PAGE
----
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Old November 24th, 2006, 02:02 AM   #3
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OH MY GOD!!! sorry just had to ask, what exactly is the groom doing under the bride's dress???....that shot goes on far too long to not look dodgy...shouldn't that sort of thing wait till they are alone? :p
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Old November 24th, 2006, 07:15 AM   #4
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LOL Yeah dude I was starting to get turned on hehe, maybe there is an uncut version ;)
One thing which stood out to me was during the photoshoot you had the camera at the same angle and many of the shots throughout are held too long (i.e the photos with trees behind them and the Sun in the top left corner). Try to move around a bit more and cut the scenes up a bit, close up of face cut to midrange, a different position, close up of different position, flash to a wide-angle. It's so tempting to just adopt the photographer stance when I forget we can do things much more and differently. I'm saying this because I make/made some of those mistakes too and for some reason it's easier to spot when someone else does it. Also (and I was guilty of this) there is tons of space sometimes between the subjects heads and the top of the picture, bring it down or close in more if you can.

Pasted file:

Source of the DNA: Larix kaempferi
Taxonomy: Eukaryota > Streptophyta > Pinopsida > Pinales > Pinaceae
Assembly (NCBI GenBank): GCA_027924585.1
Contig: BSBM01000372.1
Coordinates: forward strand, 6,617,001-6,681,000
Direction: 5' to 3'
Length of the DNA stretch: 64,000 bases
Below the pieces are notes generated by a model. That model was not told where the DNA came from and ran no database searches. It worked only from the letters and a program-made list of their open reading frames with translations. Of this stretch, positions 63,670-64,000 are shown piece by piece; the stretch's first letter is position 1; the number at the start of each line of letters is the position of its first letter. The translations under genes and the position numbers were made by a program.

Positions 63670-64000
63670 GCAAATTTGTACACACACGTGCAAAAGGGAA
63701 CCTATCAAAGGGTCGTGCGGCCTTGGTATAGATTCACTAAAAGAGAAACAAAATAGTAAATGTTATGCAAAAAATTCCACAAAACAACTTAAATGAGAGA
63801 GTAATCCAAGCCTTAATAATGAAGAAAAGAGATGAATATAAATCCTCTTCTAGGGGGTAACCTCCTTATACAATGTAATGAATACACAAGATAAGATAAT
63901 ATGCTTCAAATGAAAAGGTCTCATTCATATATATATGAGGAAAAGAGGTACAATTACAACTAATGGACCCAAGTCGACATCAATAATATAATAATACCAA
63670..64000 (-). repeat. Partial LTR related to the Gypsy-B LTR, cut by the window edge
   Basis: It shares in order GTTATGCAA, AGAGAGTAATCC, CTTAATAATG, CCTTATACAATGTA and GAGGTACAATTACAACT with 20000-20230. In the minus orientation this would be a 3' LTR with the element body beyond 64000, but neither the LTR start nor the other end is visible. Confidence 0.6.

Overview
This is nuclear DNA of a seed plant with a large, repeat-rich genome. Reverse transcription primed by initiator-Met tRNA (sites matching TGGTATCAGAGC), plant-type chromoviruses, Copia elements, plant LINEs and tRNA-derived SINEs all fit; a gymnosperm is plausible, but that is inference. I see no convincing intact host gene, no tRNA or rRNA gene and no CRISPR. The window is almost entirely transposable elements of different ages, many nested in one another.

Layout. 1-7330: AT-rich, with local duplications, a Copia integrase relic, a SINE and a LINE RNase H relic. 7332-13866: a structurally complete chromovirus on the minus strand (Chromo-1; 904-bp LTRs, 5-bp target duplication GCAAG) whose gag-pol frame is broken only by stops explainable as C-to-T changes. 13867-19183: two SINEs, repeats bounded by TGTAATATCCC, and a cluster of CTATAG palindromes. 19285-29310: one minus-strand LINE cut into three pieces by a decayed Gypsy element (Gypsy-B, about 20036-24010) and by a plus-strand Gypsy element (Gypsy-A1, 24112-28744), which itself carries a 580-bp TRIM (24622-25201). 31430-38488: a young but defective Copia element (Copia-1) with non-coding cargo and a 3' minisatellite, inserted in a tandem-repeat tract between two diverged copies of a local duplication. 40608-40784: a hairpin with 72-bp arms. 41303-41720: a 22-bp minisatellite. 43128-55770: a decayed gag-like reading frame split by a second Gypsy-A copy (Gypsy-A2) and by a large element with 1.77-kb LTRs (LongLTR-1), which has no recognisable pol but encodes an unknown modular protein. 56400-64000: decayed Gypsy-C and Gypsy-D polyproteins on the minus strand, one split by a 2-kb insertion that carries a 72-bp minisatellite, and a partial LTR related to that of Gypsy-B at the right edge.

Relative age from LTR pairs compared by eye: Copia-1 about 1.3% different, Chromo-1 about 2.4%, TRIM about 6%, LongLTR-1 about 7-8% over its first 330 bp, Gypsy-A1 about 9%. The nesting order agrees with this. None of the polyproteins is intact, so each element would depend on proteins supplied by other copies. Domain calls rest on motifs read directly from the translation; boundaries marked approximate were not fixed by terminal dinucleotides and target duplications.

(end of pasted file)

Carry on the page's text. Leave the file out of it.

But yeah I thought there was a lot of beautiful scenery and shots, definitely get a tripod on them, I reckon thats the most important thing you could do at the moment.

As for advertising, tell absolutely everyone you know what you are doing, tell them to please tell everyone else that they know too. If you are out, carry business cards all the time, permanently keep a demo dvd or something similar in your jacket pocket, keep your ears open to other peoples conversations in meeting places (without being rude of course!) such as bars, malls, cafe's wife was out one evening at a bar and has possibly got me a job for next year simply by overhearing a couple discussing their wedding plans. Talking to people, put on your business hat and make an effort to start small talk now and again, I'm not saying be false cos people can sense that, but just make polite conversation. That's how I've possibly got my second job for next year and this is without spending a penny, hell I don't even have a website up yet. Someone always knows someone who knows someone whos getting married....
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Old November 24th, 2006, 08:27 AM   #5
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Although I have only shot three events, I too have learned allot from them also. Some suggestions: